The introduction of the transport subsidy scheme to assist farmers who are having difficulty accessing fodder was a good step, Irish Farmers’ Association (IFA) president Francie Gorman has said.

Gorman said the scheme needs to be flexible in terms of the application process and it has to allow for the speedy transfer of fodder and native grain in stores to where it is needed most.

At Tuesday's National Fodder and Food Security Committee meeting, the IFA said it raised the importance of the Department meeting all farm scheme payment deadlines and extending the nitrates deadline to free up advisory resources in Teagasc and agricultural consultancy firms.

Banks and credit unions

Gorman also said the banks and credit unions should adopt maximum flexibility with their customers to ensure they can face any cashflow challenges.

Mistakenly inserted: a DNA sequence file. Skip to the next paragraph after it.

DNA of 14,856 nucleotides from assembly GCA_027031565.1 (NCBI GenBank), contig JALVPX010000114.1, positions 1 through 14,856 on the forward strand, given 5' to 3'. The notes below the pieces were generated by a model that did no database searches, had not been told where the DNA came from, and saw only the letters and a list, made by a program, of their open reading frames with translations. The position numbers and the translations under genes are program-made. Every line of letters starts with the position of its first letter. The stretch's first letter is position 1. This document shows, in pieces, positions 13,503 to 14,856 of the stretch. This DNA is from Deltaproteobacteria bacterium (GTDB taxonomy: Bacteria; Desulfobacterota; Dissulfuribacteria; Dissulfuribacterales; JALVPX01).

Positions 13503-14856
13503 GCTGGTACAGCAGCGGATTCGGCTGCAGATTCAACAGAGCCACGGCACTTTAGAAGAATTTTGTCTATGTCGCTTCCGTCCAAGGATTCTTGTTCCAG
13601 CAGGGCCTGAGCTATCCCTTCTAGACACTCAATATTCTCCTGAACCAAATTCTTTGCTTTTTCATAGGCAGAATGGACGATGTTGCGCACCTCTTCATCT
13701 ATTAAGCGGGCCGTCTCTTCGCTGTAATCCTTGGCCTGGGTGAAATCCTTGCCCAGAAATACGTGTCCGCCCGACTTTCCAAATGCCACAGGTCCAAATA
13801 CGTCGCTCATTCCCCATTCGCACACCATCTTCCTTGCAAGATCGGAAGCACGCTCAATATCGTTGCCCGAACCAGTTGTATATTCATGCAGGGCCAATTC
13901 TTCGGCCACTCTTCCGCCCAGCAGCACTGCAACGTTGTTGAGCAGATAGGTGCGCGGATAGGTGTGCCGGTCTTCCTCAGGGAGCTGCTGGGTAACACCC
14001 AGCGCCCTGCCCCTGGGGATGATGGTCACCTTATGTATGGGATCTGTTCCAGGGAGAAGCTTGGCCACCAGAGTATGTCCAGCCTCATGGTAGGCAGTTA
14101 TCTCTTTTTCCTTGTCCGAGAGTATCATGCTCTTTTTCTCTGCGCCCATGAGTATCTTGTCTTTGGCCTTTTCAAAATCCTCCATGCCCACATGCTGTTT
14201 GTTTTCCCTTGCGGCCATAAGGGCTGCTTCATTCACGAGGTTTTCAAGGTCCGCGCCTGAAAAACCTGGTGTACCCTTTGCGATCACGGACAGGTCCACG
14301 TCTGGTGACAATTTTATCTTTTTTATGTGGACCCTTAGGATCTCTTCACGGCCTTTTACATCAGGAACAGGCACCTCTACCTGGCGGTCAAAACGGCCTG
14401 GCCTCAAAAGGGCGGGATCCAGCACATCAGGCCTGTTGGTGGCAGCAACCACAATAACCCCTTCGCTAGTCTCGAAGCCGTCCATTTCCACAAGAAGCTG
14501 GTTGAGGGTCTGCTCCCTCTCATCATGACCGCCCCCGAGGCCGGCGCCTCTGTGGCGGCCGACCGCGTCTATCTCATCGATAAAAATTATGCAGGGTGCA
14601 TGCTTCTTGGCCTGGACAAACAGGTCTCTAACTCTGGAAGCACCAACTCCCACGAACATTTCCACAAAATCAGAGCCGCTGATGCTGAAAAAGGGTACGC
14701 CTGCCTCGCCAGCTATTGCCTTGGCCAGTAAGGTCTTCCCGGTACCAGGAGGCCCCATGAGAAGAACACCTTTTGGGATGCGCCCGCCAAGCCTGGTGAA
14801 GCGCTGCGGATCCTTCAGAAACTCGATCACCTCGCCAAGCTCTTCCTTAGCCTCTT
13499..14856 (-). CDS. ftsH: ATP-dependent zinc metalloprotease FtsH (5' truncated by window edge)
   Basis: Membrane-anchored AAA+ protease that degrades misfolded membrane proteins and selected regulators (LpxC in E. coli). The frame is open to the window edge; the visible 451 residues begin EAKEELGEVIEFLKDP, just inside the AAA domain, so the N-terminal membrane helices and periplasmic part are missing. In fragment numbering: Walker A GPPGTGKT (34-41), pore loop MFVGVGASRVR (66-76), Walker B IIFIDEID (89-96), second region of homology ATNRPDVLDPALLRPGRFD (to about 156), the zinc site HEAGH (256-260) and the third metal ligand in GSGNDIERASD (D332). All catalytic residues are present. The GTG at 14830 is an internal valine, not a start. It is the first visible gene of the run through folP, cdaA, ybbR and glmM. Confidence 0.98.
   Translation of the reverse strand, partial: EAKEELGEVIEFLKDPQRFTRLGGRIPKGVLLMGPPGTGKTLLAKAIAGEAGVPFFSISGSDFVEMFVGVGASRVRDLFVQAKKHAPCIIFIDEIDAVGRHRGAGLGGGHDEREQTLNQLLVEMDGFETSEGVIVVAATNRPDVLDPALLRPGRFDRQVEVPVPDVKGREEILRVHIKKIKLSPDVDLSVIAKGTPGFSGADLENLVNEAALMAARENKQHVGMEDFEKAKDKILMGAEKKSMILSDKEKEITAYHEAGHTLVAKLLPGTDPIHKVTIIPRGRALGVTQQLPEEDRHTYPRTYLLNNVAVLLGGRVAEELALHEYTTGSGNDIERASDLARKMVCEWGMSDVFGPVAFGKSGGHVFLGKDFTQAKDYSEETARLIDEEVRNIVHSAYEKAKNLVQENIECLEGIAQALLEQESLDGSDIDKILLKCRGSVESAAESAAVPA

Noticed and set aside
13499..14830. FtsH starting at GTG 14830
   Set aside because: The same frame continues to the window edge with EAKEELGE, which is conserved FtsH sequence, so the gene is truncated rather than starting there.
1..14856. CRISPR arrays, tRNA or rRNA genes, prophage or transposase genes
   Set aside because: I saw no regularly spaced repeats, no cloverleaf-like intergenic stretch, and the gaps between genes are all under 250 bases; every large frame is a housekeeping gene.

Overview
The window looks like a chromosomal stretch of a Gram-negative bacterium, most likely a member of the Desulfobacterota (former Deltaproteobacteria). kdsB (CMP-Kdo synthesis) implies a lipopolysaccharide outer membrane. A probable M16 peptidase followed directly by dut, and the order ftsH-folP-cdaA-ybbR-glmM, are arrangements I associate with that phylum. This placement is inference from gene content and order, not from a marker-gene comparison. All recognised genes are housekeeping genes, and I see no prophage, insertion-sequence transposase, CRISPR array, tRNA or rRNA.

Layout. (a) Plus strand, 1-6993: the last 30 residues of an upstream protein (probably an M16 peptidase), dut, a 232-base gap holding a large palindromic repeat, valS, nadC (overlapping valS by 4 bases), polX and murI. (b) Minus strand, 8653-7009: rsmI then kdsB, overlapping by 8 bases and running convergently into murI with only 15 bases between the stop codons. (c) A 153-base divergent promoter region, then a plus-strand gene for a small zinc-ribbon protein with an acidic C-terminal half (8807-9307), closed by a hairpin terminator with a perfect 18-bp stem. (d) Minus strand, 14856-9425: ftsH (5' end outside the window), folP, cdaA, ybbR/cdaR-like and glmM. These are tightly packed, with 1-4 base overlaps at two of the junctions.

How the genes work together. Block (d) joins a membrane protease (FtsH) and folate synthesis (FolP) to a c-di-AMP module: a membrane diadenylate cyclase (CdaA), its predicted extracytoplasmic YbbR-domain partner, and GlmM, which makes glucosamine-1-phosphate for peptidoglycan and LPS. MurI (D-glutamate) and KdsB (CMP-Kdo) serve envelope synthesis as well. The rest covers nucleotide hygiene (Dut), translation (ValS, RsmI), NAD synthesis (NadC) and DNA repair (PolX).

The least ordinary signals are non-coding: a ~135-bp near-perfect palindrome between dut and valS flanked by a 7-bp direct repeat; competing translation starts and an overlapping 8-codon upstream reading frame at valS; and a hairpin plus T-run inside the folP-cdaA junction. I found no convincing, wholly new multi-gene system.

“Many drystock farmers are absorbing significantly higher costs because of the prolonged wet weather and they will need support in the coming months to get back on their feet,” he said.

“Officers in [the] IFA’s network of 940 branches across the country are working locally to provide whatever support is needed to their neighbours.

"I would encourage farmers to play their part by keeping an eye out for fellow farmers and neighbours during this critical time,” he concluded.